Crossing the Brahmaputra

trucks

As our flight came in to land in Guwahati, I peered over The Family’s shoulder at the lush greenery and little ponds brimming over with water below. The flight was on time. As we collected our baggage and walked to the exit, The Victor pointed out a kiosk which said "Arunachal Tourism". Our plan was to spend a couple of days in Assam, and then cross the state border to Arunachal. That requires a permit. We were very happy to find that it could be obtained right at the airport. We collected the permits, and went out to look for the man who would drive our rented car for the next ten days: Mr. Avatar Singh.

It was midday as we drove out of the airport parking lot in a large Innova. I had the seat next to the driver. As we negotiated the traffic in Guwahati I thought we had a taciturn Avatar. Only when we hit the highway did Mr. Singh start to talk. He told me the route he was going to take, south of the Brahmaputra, crossing it near Tezpur. He was radiated happiness when he saw me looking at the map on my phone. He thought he hd found a kindred soul, and told me more details about the route. Suddenly I found he had crossed to the wrong side of the highway. Twenty meters on he drove into a petrol station. He grinned at me and said that this side of the highway was in the state of Meghalaya and petrol was cheaper here. Clearly, from the number of trucks parked in a bay next to the pump.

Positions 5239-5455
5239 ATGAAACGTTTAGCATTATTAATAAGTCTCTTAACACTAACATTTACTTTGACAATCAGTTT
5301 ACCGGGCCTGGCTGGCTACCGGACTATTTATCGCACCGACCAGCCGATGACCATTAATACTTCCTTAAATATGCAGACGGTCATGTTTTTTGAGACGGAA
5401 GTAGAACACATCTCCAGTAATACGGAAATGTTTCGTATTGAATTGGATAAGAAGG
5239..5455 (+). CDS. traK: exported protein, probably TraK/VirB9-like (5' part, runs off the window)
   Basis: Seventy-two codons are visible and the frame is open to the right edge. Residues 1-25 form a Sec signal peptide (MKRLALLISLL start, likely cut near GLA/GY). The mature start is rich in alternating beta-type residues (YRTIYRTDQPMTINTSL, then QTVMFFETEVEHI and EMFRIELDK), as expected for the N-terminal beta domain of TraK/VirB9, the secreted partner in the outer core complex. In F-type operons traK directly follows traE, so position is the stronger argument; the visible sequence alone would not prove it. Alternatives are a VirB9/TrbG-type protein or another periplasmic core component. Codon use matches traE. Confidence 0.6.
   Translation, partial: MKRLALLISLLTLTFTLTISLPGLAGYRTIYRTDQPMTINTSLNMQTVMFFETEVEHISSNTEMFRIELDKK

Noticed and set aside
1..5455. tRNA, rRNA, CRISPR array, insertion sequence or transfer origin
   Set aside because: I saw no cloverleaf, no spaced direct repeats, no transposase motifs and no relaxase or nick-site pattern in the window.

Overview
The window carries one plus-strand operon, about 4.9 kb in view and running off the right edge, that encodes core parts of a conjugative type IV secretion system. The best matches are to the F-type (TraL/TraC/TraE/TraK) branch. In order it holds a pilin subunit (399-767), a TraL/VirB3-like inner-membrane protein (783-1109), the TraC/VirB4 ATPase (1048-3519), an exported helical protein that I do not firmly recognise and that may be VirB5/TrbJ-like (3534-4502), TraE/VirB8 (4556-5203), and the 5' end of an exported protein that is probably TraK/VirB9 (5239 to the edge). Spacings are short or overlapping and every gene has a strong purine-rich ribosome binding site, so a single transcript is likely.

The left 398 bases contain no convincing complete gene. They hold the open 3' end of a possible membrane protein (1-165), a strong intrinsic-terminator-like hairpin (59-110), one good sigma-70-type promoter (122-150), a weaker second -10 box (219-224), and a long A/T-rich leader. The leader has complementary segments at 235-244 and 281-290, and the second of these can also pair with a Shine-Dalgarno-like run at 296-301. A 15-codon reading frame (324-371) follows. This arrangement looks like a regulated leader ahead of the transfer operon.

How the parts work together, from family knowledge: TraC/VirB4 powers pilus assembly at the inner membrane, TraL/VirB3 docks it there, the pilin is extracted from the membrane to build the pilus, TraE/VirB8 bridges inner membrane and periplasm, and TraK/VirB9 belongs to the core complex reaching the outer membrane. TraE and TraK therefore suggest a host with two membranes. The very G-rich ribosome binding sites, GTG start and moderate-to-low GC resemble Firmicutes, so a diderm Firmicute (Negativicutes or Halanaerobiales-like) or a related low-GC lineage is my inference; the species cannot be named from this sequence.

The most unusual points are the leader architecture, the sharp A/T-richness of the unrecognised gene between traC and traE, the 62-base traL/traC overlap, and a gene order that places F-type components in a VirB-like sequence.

adjutant

Very soon The Family screamed us to a halt. Even Avatar had to pay heed to her command to back up. Not having done any birding before, Mr. and Mrs. Victor had little idea of what was going on. When the car had backed up enough, I followed The Family as she walked a little further back. There was something interesting and enormous on a large nest at the top of a tree. The Victors had followed us, and we gazed at the bird which resolutely turned its back at us. Having seen things like this before, I knew it was an adjutant. As I focussed my camera, I heard multiple gasps: another adjutant had raised its head above the foliage. As the two birds glared lovingly at each other, we completed our identification: they were lesser Adjutants (Leptopilos javanicus). Our holiday had truly begun.

taxi

The highway is part of the Golden Quadrilateral which connects India with a continuous four lane highway. Here it passes numerous little towns and villages. There were many state transport buses plying the highway, but clearly not enough to take care of all the people who needed to travel. The road was full of multi-utility vehicles, with people packed in as densely as a black hole. Our car kept overtaking them too fast to photograph. Avatar kept up a non-stop stream of highly personalized information on whatever we passed, for example that these MUV-buses went so fast that it was clear that the drivers could not care less for the state of their cars. As I tried to photograph the vehicles we passed, I realized that the Avatar was not one who slows down for a passenger. On the other hand, he did slow down at every speed breaker on the road.